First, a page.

Productivity improvements have unlocked 50 million tons of annual capacity at India’s 12 major ports without incurring capital expenditures.
India’s 12 major public-sector ports are the country’s gateways to domestic and international trade; they account for nearly 55% of sea trade in the country. Among them, the ports handle all major commodities, including dry bulk (coal, iron ore), containers, break bulk, and liquid bulk. The ports are also characterized by substantial differences in topography, ranging from deep-sea ports to tidal ports and even river ports.
While capacity-enhancement programs ensured that the ports kept up with demand over the years, most of the 12 ports tracked lower on operational efficiency metrics, such as turnaround times and berth productivity, than their national and international peers. Lower operational efficiency affected the ports' ability to efficiently utilize existing infrastructure and caused them to lose significant market share to more efficient ports. As a result, the 12 ports’ profitability eroded from 42% to 28% over eight years.
In addition, the low productivity increased the overall logistic cost for the economy, directly impacting the country's aspiration of becoming a manufacturing hub. Therefore, it was critical that these ports improve their operational efficiencies and lower costs in order to maintain competitiveness and meet future growth. They turned to BCG to help transform their operations.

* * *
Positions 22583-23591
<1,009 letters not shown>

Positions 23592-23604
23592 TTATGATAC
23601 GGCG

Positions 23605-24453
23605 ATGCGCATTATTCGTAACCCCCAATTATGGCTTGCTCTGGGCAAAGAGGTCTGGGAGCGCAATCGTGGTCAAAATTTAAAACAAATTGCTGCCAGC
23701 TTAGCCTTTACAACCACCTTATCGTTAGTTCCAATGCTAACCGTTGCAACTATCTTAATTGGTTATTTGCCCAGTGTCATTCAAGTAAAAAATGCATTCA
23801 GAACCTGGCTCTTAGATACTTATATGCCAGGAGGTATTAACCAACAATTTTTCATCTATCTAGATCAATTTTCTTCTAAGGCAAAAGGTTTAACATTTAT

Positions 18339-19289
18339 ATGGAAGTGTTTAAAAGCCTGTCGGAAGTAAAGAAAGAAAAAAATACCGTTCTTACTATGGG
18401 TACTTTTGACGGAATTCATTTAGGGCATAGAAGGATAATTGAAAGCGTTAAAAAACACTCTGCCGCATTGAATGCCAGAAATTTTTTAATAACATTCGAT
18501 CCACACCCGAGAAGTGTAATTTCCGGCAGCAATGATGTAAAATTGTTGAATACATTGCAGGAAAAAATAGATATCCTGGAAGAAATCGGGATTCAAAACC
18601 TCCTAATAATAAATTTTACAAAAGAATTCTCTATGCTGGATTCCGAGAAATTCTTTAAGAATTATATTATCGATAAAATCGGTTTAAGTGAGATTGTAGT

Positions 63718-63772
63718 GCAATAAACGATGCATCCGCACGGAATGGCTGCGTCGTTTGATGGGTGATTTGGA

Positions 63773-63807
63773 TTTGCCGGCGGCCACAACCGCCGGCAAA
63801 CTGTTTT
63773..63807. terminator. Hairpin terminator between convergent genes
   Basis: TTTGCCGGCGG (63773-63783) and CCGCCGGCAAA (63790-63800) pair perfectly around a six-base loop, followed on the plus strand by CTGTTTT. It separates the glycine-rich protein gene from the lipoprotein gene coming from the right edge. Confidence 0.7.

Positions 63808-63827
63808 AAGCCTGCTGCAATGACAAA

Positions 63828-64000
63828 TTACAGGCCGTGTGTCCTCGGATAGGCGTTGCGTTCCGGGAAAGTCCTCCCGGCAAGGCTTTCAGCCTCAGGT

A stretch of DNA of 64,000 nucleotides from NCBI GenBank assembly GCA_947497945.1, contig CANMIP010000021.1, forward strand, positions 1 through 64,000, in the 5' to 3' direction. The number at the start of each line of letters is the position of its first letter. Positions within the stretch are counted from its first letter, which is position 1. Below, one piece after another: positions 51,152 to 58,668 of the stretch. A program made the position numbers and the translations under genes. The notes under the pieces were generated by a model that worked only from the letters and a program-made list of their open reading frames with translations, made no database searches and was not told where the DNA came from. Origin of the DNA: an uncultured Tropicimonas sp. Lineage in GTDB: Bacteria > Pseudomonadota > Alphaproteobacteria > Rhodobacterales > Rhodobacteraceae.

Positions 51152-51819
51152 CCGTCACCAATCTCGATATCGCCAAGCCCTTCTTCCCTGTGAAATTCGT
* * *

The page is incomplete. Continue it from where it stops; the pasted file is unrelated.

The BCG team worked closely with the port teams across more than 200 berths. In addition to diversities in cargo mix and topography, these berths were also characterized by substantial differences in ownership (port-owned, privately owned, PPP, or BOT) and modes of operation (mechanized versus conventional).
The BCG team first sought to identify key levers for improving the ports’ productivity, profitability, and operational efficiencies while ensuring that the ports would meet future growth demands. Detailed financial and operational benchmarking and interviews with stakeholders were carried out to formulate transformation strategies for each port. Root-cause analysis was carried out at all of the ports in close association with individual port teams. BCG used this data to formulate a structured action plan:
The observations and analyses from the benchmarking and deep-dive interviews were integrated into a practical set of initiatives for the ports. In all, 104 key initiatives—with a total value potential of more than $320 million for ports and $200 million for the trade—were identified. BCG also helped design an app that tracks critical operational metrics at the ports in real time, making performance measurement and reporting more transparent.
The transformation program developed by BCG led to significant and lasting improvements for India’s 12 major ports: